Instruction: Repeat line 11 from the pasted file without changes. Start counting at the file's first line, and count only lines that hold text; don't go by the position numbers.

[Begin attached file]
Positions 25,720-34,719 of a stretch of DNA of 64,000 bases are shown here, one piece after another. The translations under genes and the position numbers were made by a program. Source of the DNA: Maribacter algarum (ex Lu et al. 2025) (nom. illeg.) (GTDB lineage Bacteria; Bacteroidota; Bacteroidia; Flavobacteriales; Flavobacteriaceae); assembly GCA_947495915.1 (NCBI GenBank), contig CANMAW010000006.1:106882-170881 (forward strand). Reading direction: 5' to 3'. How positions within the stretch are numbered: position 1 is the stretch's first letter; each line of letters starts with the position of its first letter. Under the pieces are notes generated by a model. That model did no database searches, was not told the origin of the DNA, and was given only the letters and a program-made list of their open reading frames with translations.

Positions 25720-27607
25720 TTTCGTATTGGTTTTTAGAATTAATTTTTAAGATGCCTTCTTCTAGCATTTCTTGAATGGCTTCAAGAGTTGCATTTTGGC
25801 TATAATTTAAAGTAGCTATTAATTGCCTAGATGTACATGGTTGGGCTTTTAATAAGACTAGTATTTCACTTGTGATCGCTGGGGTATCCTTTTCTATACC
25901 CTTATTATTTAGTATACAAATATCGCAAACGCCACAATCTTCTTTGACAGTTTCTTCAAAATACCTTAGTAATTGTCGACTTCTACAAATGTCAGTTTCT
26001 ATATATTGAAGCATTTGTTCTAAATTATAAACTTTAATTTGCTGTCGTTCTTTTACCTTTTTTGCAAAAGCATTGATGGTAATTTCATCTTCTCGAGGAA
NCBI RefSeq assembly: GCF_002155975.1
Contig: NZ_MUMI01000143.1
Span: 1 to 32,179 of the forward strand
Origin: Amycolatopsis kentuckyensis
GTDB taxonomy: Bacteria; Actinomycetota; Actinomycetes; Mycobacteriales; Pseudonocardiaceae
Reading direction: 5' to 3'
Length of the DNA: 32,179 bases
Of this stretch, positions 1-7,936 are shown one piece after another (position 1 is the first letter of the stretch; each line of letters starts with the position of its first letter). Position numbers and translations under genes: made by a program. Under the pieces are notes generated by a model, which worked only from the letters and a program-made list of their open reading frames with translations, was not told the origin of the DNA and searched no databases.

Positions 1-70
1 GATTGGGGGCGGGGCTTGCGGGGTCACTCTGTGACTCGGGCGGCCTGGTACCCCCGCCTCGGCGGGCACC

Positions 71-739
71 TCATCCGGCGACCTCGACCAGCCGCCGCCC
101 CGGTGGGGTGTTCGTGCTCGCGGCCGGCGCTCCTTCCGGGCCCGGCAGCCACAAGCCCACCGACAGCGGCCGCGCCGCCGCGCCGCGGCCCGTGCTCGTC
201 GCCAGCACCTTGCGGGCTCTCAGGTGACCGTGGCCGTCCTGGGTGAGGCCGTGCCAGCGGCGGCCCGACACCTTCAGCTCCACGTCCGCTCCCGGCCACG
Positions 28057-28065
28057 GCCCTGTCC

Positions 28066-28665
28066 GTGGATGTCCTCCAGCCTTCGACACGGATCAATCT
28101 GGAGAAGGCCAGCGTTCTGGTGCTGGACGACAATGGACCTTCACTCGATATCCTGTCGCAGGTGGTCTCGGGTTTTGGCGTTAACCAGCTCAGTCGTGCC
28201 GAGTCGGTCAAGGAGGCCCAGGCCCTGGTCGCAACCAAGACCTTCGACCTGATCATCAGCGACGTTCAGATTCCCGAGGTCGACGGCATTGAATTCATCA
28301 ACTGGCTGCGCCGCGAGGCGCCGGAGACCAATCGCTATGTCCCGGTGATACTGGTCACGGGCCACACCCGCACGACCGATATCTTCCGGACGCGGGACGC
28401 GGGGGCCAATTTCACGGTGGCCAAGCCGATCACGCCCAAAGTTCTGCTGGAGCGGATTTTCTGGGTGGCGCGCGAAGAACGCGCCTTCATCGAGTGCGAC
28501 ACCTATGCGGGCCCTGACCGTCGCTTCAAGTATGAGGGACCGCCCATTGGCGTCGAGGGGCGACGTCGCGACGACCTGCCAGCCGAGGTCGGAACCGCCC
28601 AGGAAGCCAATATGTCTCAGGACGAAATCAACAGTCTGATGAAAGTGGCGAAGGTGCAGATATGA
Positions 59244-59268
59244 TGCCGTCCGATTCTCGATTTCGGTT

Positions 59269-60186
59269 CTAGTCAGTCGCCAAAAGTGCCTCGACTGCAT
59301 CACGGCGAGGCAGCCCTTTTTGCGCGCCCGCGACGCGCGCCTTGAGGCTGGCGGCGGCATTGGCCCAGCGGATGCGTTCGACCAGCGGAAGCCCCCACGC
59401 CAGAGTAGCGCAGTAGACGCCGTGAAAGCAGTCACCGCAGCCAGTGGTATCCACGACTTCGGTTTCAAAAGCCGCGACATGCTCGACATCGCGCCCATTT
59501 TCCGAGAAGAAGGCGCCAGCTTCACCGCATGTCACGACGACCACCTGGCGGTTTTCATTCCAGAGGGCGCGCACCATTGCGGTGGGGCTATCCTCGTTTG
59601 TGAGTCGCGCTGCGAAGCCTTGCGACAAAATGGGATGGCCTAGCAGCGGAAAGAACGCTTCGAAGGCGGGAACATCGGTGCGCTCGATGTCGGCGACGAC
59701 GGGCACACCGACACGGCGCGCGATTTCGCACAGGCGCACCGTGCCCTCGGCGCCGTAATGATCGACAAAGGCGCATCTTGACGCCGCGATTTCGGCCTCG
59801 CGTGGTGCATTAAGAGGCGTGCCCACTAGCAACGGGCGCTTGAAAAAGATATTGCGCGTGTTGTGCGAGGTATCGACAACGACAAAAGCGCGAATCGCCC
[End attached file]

GTDB taxonomy: Bacteria; Actinomycetota; Actinomycetes; Mycobacteriales; Pseudonocardiaceae